"My friends who have students in this age group still like the idea of having the ceremonies at the individual sites, even though it's more expensive. More siblings and grandparents can participate, but yes, it's a much bigger undertaking."
Board member Valerie Arkin said that if the tax had passed this past summer, there would be more money for the district to use for other programs and services everyone loves. And that would at least loosen the belt a little, for things like graduations.
"It's a shame," she said, noting that the graduates work hard to attain their goals and should be celebrated.
"Unfortunately in these tough budget times, we don't have a lot of options."
As for parents, most say they're OK with it. Others say they're feeling a bit of "donation fatigue." And still others say both are true, but what are you going to do?
Parent Carol Jones said she supports the $40 donation plan, and also suggested that the graduates help with the cost.
"Maybe the seniors can host a car wash or another fundraiser so they too can get involved."
Sonja Cuffe said she would prefer to donate $40 than cut another teacher.
"Once again, this goes to show how poorly run the state is, to cut more money from the schools," she said. "I think it's sad that we are being asked to donate ... but what else can be done?"
Gillian Holmes, vice president of the parent group at Foothill, said that the district actually hasn't put money toward graduations for two-plus years. Last year, Foothill had a fund they used for graduation but it was a one-time thing.
She said most parents feel that $40 to watch their senior walk in a nice surrounding with all of the expected trimmings is not a high price to pay.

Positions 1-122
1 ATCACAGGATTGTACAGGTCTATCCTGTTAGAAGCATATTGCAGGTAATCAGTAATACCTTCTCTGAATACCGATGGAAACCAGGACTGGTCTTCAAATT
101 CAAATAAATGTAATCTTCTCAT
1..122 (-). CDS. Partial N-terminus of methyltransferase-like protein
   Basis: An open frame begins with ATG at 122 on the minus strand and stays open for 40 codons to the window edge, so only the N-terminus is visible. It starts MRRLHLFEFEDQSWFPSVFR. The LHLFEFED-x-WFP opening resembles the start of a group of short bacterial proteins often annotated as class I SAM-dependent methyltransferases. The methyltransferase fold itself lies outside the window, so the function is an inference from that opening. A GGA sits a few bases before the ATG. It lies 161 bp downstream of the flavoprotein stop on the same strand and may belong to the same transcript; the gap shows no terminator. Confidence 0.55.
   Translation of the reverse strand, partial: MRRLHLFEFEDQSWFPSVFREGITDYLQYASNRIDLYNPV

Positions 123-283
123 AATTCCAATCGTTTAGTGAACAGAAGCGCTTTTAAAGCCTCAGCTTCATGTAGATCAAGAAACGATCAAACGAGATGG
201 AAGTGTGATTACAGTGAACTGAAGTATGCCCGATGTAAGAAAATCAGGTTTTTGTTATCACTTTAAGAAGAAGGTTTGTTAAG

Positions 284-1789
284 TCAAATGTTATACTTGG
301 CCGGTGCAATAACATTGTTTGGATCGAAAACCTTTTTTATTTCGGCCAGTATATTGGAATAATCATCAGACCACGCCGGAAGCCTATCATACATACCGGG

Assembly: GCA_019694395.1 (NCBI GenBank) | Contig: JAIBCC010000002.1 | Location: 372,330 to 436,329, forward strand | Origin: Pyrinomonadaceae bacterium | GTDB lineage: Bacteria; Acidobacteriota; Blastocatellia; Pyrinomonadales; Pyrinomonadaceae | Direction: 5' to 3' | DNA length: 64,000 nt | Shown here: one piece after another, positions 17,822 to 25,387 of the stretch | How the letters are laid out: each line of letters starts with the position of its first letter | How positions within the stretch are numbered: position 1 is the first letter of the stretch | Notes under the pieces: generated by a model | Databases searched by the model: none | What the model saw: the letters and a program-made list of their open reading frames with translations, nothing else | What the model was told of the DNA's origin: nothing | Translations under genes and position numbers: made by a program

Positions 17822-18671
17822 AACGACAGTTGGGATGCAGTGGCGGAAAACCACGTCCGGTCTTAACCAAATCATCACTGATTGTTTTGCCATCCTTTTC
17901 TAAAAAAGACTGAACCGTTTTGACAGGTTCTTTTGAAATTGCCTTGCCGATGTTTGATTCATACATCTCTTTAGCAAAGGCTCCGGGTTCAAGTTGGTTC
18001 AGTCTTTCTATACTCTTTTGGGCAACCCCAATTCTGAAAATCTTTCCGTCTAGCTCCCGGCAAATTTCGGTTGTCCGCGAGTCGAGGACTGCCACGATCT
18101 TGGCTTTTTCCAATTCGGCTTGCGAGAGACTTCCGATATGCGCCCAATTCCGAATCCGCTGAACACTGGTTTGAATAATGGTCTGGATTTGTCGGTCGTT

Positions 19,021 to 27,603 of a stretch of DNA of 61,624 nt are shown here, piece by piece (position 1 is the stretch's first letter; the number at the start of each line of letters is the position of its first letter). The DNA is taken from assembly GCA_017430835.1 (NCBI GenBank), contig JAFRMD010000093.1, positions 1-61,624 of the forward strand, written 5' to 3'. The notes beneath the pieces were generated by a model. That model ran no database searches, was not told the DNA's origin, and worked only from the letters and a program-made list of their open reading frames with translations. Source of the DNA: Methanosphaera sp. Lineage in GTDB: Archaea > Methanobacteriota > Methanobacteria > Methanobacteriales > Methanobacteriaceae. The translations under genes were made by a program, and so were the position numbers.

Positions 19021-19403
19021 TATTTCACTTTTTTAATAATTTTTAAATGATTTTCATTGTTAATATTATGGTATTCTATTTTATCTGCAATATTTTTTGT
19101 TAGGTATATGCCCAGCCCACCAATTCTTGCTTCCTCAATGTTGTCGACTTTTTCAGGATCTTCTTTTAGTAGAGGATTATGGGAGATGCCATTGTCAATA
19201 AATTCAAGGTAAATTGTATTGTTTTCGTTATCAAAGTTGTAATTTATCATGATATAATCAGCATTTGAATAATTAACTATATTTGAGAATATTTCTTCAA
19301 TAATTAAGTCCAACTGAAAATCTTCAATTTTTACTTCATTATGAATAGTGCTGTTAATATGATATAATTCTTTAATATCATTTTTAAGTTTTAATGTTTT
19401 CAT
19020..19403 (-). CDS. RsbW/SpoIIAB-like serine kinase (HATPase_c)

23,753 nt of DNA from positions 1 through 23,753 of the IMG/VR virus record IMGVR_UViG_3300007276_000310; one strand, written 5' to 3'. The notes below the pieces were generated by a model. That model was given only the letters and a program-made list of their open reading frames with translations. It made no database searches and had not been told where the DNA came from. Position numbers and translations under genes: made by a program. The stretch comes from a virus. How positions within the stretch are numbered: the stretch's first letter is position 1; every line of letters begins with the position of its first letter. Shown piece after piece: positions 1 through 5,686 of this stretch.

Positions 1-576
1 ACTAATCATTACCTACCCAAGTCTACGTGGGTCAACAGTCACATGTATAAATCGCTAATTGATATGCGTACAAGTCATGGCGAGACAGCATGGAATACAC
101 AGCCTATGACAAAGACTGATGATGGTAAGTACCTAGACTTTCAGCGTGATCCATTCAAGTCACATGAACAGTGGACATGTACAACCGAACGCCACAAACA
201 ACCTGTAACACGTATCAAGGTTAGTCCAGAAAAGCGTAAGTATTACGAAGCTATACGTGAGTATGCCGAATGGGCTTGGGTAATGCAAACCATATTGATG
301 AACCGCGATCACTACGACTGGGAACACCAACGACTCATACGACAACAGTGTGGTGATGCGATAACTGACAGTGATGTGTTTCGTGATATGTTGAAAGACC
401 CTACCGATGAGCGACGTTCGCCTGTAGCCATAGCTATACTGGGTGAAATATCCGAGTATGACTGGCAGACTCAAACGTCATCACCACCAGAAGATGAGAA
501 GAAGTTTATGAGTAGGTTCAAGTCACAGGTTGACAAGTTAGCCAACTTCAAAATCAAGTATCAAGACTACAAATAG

"Where else is the money going to come from?" she said. "The district has just had to make further cuts based on budget news from Sacramento, to really important programs and classes.
"No one is happy about this situation but if like me, you are involved in the school and aware of what is going on in the district and Sacramento, it cannot come as a shock.
"I have two choices," she added. "I choose to light a candle and stop cursing at the darkness."
Dwyer said that over the years, the school has had a very supportive parent community but they're getting burnt out; they fundraise, they're active, they donate their time and their money.
"So to lean on them even more is hard on them," he said. "The burden is being placed on a small number of people — a core group that is very involved."
If the $40 donation plan doesn't work, he and others will perhaps look at holding other fundraisers, but "we also have to look at how we're impacting this group of people and to what extent the fundraising is actually benefiting us."
And so, he said the schools will continue looking for ways to cut back on spending and be effective, as with anything.
"We want to provide the same or better levels of service so the kids this year aren't suffering," he said.
"But it's becoming difficult."
To donate to Foothill's graduation ceremony, make checks payable to Foothill High School and take them to the main office by April 1. Foothill's address is: 4375 Foothill Road, Pleasanton, CA 94588.
To see Patch's coverage of both graduations last year, click for Foothill, and for Amador.